August 3, 2015

The Update Desk: Medical Progress

The United States Senate plans to vote later today to defund Planned Parenthood. The reason for the vote, as I noted yesterday, is a series of distasteful, distastefully edited videos taken by a group calling themselves the Center for Medical Progress, which solely defines 'medical progress' as 'defunding Planned Parenthood.'

In addition to the needless and misguided vote to cut funding to an organization that provided non-abortion contraceptive services to almost 3.6 million people in the past two years, performs over four million tests and treatments for STDs annually (also not abortions), and provides hundreds of thousands of cancer screenings (again, none of which are abortions), there will likely be more than enough committee investigations to keep anti-abortion and pro-birth supporters giddy with delight as we work towards a federal budget battle, as well as long into the 2016 Presidential campaign.

Take the House Energy and Commerce Committee. They announced their investigation on July 15th. More than a little ironically, this is the same committee that brought us the the 21st Century Cures Act (HR 6), which is designed to
  • remove barriers to increased research collaboration
  • incorporate patient perspectives in the drug development and regulatory approval process
  • measure success and identify diseases earlier through personalized medicine
  • modernize clinical trials
  • remove regulatory uncertainty (the R's favorite buzzword) for the development of new medical apps
  • provide new incentives for the development of drugs for rare diseases
  • help the 'entire biomedical ecosystem' coordinate more efficiently
  • invest in 21st century science and next generation investigators
  • keep and create jobs, and
  • obey the Girl Scout laws (er, I mean, reduce the deficit)

What's the relevance of this bill? There's no mention of fetal tissue in the language, and no reference to Planned Parenthood. But front and center for Section 2 in the bill's section by section summary we find this:
An example of these long-term savings can be observed through the creation of the polio vaccine through American innovation in the 1950s. When the menace of polio peaked in the early 1950s more than 20,000 American contracted the disease and some 3,000 died from it in one year. However, in the early 1950s a vaccine for polio was discovered. Polio has been eliminated in the United States though the widespread adoption of a safe and effective vaccine. Some estimate that this vaccine has saved the United States $800 billion since 1955.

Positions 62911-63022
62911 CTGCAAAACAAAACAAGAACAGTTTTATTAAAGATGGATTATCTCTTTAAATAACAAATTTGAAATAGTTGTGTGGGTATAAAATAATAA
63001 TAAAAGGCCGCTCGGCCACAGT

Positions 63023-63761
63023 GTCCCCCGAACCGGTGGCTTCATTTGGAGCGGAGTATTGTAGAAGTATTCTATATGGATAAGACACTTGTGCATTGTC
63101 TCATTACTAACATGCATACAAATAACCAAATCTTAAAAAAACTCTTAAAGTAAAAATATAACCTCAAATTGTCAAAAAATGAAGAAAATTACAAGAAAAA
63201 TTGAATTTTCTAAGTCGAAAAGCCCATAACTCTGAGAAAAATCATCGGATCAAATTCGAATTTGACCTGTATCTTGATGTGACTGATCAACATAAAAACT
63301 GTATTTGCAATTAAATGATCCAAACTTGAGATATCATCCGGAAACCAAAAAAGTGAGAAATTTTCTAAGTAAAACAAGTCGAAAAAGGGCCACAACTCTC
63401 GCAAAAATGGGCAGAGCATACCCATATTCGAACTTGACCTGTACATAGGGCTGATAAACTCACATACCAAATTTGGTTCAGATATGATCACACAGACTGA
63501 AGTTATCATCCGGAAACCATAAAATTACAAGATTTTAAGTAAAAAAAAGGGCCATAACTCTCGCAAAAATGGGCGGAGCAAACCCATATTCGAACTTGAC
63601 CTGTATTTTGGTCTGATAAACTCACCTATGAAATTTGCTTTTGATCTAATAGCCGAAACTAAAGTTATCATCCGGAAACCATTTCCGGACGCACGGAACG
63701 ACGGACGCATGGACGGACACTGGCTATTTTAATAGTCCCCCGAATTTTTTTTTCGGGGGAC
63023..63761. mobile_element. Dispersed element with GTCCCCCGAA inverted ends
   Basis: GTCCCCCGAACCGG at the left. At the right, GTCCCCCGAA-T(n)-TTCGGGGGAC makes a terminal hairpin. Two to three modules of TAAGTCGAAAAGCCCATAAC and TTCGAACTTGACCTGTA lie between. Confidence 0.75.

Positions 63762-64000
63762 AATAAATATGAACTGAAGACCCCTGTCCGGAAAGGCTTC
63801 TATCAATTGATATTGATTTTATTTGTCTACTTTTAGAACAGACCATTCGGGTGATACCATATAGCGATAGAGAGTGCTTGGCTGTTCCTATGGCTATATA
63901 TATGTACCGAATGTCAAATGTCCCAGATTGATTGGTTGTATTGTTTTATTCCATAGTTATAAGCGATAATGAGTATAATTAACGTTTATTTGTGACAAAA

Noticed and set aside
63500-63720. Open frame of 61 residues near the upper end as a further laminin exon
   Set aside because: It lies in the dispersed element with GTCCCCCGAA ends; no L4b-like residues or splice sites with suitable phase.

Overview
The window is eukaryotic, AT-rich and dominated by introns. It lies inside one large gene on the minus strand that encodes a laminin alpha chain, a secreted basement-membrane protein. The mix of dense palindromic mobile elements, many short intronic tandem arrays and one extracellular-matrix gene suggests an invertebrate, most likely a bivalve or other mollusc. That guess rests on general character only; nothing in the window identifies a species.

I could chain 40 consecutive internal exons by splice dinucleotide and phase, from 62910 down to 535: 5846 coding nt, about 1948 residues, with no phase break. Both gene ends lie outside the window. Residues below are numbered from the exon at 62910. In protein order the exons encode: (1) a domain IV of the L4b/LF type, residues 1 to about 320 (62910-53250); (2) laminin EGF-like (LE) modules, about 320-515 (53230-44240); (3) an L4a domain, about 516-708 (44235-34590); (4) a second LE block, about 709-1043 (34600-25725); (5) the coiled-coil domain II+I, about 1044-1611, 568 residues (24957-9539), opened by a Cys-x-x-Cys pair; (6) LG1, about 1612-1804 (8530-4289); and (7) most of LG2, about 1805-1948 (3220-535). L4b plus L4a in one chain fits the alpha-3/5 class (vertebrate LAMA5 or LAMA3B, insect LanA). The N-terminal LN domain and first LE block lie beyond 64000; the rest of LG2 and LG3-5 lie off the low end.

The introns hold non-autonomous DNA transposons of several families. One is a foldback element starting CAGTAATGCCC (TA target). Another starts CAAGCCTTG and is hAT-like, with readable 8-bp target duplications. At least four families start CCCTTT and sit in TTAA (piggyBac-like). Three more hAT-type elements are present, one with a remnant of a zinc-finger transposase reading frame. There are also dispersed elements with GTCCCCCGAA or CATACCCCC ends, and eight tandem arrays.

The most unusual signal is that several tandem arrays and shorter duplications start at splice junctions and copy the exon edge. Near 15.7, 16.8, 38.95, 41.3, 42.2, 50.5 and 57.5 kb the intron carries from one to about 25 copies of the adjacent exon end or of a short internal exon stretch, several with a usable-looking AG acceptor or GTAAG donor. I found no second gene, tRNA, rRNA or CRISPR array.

A couple of days after HR 6 was passed with bipartisan support, CNN helped explain how fetal tissue is used in research, and noted
One of the earliest advances with fetal tissue was to use fetal kidney cells to create the first poliovirus vaccines, which are now estimated to save 550,000 lives worldwide each year. In the early days of making the vaccine, researchers infected fetal kidney cells in Petri dishes to produce a large amount of virus they could then harvest, purify, and use to vaccinate people. 
Another section of the bill requires creation of a national pediatric research network, to "pool resources and coordinate activities related to pediatric rare diseases or birth defects." Hmm. Fetal tissue is used in researching gestational development and congenital anomalies (birth defects)?

The 21st Century Cures also includes funding for the National Institutes of Health for fiscal years 2016, 2017, and 2018. But wait --
The National Institutes of Health spent $76 million on research using fetal tissue in 2014 with grants to more than 50 universities, including Columbia, Harvard, MIT, Stanford, Yale, and the University of California at Berkeley, Irvine, Los Angeles, San Diego and San Francisco.  It expects to spend the same amount in 2015 and 2016. 

What a wicked web they weave, our elected officials.

On the one hand they're all for this great science that allows us to save lives and dollars, to reward capitalists and drug companies, to lessen the impact of regulators and cut red tape, to create jobs, to reduce the deficit and to make America great again, with certainty.

And on the other hand, they're so against the act of collecting life-saving fetal tissue that they're going to investigate and/or vote to defund an organization that, in addition to providing critical primary care services for countless women, is also sometimes a source for the tissue used in the critical research that helps save lives, dollars and the American way?

I can't help thinking they'd really just be happier believing that fetal tissue, like babies, was collected and delivered by storks.